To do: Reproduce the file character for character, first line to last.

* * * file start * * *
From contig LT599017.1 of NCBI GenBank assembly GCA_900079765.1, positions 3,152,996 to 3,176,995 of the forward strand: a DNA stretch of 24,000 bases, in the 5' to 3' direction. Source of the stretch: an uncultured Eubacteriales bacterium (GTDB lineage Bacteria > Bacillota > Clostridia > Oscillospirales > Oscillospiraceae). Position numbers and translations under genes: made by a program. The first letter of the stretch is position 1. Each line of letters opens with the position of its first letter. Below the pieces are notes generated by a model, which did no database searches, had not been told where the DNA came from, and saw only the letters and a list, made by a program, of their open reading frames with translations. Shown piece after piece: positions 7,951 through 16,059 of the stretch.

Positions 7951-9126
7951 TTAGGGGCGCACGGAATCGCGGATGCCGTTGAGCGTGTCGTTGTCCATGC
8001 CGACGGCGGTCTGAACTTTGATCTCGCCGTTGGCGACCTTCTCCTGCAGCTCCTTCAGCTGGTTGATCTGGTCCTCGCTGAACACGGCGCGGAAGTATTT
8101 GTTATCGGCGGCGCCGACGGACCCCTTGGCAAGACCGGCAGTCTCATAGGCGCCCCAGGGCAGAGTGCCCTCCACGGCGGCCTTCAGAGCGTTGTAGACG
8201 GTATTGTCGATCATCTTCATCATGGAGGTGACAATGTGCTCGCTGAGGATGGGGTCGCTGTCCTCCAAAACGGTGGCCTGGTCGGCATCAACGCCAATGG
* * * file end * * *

From contig LT599017.1 of NCBI GenBank assembly GCA_900079765.1, positions 3,152,996 to 3,176,995 of the forward strand: a DNA stretch of 24,000 bases, in the 5' to 3' direction. Source of the stretch: an uncultured Eubacteriales bacterium (GTDB lineage Bacteria > Bacillota > Clostridia > Oscillospirales > Oscillospiraceae). Position numbers and translations under genes: made by a program. The first letter of the stretch is position 1. Each line of letters opens with the position of its first letter. Below the pieces are notes generated by a model, which did no database searches, had not been told where the DNA came from, and saw only the letters and a list, made by a program, of their open reading frames with translations. Shown piece after piece: positions 7,951 through 16,059 of the stretch.

Positions 7951-9126
7951 TTAGGGGCGCACGGAATCGCGGATGCCGTTGAGCGTGTCGTTGTCCATGC
8001 CGACGGCGGTCTGAACTTTGATCTCGCCGTTGGCGACCTTCTCCTGCAGCTCCTTCAGCTGGTTGATCTGGTCCTCGCTGAACACGGCGCGGAAGTATTT
8101 GTTATCGGCGGCGCCGACGGACCCCTTGGCAAGACCGGCAGTCTCATAGGCGCCCCAGGGCAGAGTGCCCTCCACGGCGGCCTTCAGAGCGTTGTAGACG
8201 GTATTGTCGATCATCTTCATCATGGAGGTGACAATGTGCTCGCTGAGGATGGGGTCGCTGTCCTCCAAAACGGTGGCCTGGTCGGCATCAACGCCAATGG